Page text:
LOOK: Try sinigang burrito, sisig tacos at Tadeo Filipino-Mexican Comfort Food

Steph Arnaldo
LOOK: Try sinigang burrito, sisig tacos at Tadeo Filipino-Mexican Comfort Food
Lovers of Mexican cuisine and Filipino food, check Tadeo out on your next Quezon City food trip

“Why the name, Tadeo?”

“Well, to be honest… Wala lang,” Chino Cayetano, co-owner of Quezon City’s Tadeo Filipino-Mexican Comfort Food cheekily replies.

“I guess it’s because Tadeo is a common first name in Mexico, but is also a common last name in the Philippines. You hear it, and it’s unique. It’s distinct.” And for Chino, that is all it needed to be. 

Photo by Lea Valenzuela/Rappler

After all, a name that does both rich cultures justice is what summarizes Tadeo’s restaurant concept – Filipino-Mexican fusion that doesn’t try to intimidate. Instead, it’s comfort food made easily likable for both Mexican and Filipino food lovers alike.

Photo by Lea Valenzuela/Rappler

Hidden along Tomas Morato’s side streets is the small, humble restaurant, only 7 months old and taking up just a few square meters off the sidewalk. The minimalistic-industrial space with a 20-guest capacity bears no frills and no pretention.

Photo by Lea Valenzuela/Rappler

The open kitchen, bar stools, and al fresco seats provide a casual dining experience most barkadas are looking for – quality food and affordable prices included. 

Experiment gone… right?

When 2 become 1, that’s what foodies would usually call “fusion.”

Admittedly, fusion cuisine is a difficult and delicate path to undertake in the local resto business, especially since the concept of merging two cuisines into one is already so rampant and very competitive.

What more if you’re a self-proclaimed, non-professional “chef?”

CO-OWNER. Chino Cayetano is one of the brains behind Tadeo, along with his brother-in-law Chef George Mendez. Photo by Lea Valenzuela/Rappler

“I don’t have any food background, actually. This is my first venture into the food industry,” Chino tells Rappler, saying that it was a risk – but one well-returned.

“I totally rely on my brother-in-law, Chef George Mendez, when it comes to the technicalities,” he added.

“But I am a foodie, and I do have all these ideas, so we combine them. We throw our own ideas to each other when it comes to each new dish, and we come up with unique and surprisingly good stuff.” 

And so the concept of Tadeo was born – where every dish must have both a Filipino and Mexican aspect, whether it be the process, the ingredients, or just the concept.  

Photo by Lea Valenzuela/Rappler

‘Authentic?’ Who is she? 

“No, we are not authentic,” Chino says, sharing how this truth of a lie helped solidify their concept. They knew they could never be the “real deal” – just a trying hard, second-rate version of true Mexican cuisine. They were frauds. So, why not own it?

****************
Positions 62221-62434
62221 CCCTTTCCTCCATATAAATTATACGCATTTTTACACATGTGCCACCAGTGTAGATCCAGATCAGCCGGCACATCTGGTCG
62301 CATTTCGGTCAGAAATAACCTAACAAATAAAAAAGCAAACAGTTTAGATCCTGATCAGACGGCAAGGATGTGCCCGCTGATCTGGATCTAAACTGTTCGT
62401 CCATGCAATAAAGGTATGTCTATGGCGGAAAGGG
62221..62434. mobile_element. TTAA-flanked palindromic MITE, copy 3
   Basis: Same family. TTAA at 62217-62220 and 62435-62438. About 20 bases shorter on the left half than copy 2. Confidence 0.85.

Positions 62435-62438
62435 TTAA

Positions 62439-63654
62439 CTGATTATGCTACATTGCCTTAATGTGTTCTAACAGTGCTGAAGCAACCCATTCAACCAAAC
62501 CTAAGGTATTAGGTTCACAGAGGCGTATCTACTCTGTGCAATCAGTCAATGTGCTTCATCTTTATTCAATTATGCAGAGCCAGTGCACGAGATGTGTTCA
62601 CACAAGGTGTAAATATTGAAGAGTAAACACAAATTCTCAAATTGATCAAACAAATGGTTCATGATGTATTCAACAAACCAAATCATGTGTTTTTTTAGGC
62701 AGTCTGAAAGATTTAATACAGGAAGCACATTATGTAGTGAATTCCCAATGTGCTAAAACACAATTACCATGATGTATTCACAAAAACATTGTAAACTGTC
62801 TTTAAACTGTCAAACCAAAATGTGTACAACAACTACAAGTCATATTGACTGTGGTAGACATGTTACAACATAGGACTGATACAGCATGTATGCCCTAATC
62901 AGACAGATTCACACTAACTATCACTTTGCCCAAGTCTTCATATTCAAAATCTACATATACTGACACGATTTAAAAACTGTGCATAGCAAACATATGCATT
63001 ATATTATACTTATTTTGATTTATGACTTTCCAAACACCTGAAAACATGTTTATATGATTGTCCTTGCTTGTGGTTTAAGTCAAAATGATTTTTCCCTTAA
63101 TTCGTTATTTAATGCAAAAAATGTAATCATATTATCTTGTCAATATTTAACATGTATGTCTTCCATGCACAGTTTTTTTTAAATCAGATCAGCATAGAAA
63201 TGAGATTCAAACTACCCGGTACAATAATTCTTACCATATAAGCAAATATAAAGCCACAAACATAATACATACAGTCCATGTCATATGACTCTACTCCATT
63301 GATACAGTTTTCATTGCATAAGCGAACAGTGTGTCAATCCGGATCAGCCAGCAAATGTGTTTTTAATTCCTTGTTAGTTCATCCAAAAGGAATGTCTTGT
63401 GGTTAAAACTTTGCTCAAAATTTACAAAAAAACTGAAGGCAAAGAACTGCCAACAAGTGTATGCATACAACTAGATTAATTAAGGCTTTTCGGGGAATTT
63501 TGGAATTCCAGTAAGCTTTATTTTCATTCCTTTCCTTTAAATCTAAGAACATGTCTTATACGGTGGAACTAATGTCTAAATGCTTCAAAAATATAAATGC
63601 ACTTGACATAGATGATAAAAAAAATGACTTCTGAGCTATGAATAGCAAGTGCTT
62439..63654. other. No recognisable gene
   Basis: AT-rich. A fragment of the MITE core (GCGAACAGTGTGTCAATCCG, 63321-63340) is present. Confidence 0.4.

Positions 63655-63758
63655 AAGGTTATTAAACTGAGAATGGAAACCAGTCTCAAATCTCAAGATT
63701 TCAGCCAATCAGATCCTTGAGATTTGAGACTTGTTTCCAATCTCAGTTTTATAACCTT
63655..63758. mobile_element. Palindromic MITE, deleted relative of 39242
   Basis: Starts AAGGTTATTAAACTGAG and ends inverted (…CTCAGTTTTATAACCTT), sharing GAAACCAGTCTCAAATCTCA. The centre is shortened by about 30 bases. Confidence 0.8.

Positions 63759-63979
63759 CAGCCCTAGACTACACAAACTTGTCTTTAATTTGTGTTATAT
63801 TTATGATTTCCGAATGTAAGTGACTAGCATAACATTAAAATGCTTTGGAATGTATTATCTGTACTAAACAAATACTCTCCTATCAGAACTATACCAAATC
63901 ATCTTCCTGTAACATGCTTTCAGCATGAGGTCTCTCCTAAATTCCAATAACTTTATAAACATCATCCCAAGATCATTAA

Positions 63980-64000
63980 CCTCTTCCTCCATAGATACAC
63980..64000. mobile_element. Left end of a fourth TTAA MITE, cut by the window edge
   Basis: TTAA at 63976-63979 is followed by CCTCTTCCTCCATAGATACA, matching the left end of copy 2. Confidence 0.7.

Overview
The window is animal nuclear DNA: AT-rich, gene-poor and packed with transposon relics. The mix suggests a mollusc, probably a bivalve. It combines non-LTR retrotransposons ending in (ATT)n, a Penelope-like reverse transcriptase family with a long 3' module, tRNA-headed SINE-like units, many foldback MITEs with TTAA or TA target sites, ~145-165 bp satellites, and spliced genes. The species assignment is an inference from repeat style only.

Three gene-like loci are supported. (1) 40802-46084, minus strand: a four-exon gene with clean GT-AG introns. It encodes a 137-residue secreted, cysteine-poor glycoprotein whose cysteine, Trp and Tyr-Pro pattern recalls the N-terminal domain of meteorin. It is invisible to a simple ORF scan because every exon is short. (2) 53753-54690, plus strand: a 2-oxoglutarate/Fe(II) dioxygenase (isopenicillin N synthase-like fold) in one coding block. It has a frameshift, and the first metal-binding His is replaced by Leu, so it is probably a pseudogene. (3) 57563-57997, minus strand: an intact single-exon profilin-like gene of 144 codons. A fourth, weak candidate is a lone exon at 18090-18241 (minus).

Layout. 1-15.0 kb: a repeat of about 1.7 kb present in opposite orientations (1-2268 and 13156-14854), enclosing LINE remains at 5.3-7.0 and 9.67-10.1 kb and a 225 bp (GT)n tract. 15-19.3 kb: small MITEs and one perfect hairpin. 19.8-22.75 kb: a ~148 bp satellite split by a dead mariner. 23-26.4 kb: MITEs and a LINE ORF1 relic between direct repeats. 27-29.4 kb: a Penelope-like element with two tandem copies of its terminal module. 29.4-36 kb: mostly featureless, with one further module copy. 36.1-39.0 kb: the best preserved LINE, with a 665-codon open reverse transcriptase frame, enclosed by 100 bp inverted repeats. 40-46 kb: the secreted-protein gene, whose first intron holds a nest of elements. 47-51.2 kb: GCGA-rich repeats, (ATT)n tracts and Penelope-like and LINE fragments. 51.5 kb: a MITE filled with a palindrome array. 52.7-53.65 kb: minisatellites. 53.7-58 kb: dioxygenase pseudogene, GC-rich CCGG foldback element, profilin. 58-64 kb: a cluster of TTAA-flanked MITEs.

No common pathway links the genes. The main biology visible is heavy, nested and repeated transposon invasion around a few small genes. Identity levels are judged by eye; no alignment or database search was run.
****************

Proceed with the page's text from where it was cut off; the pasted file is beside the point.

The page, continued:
“It’s hard to come up with a full-blown Mexican restaurant, since you have to gather authentic ingredients, which is very difficult here in the Philippines. Importing and exporting pa,” he shared.

Photo by Lea Valenzuela/Rappler

“The humidity here in the Philippines, the water – mag-iiba talaga. Medyo takot din kami to be bashed, kasi eventually, sasabihin nila, ‘The food is good, but if you’re claiming to be authentic Mexican food, that’s not gonna happen here.’ Bye.” 

With a great deal of self-awareness and wisdom from imaginary bashers, Tadeo improvised.

“That’s why we tried Filipino-Mexican, so at least we’d have room to play around,” Chino said. “Wala masyadong kaming kailangan i-follow na rules, since we make our own. That’s the beauty behind it.”

Photo by Lea Valenzuela/Rappler

And beauty is in the eye of the sinigang burrito holder indeed, the star dish Tadeo is most known for.

Photo by Lea Valenzuela/Rappler

Ang paburrito ng lahat, Tadeo’s sinigang burrito (P250) usually gets an incredulous “What?! Sinigang burrito?” upon first mention. 

You heard right, though – it’s an interesting take on two popular cuisine staples, Mexico’s famous burrito and the Philippines’ ever-debated national dish, sinigang.

A homemade tortilla wrap is heftily stuffed with sinigang rice, chunks of crispy liempo, kangkong leaves, talong, and cherry tomatoes, and then served with honey patis and sili on the side. 

Photo by Lea Valenzuela/Rappler

Verdict? It’s flavorful, filling, and different. It’s also value for money – its serving size is fit for two, and goes for just P250.

As for the sinigang rice, the best way to describe it is white rice doused in hot sinigang soup – just like how I like it. The rice, however, is not soupy, but dry. It’s tangy, tasty, and umami-inducing, made with a hint of paprika to give it that orange, burrito-like color.

Ha? ‘Bat walang sabaw ung sinigang?” some customers would ask Chino, as if they committed blasphemy.

From the get-go, he already knew the risk involved in taking the Filipino fusion route, knowing how protective and defensive many may get over the Pinoy childhoood dishes near and dear to their heart. 

If you’re a foodie, food is like your religion – ipaglalaban mo kung ano ang paniniwala mo,” he says.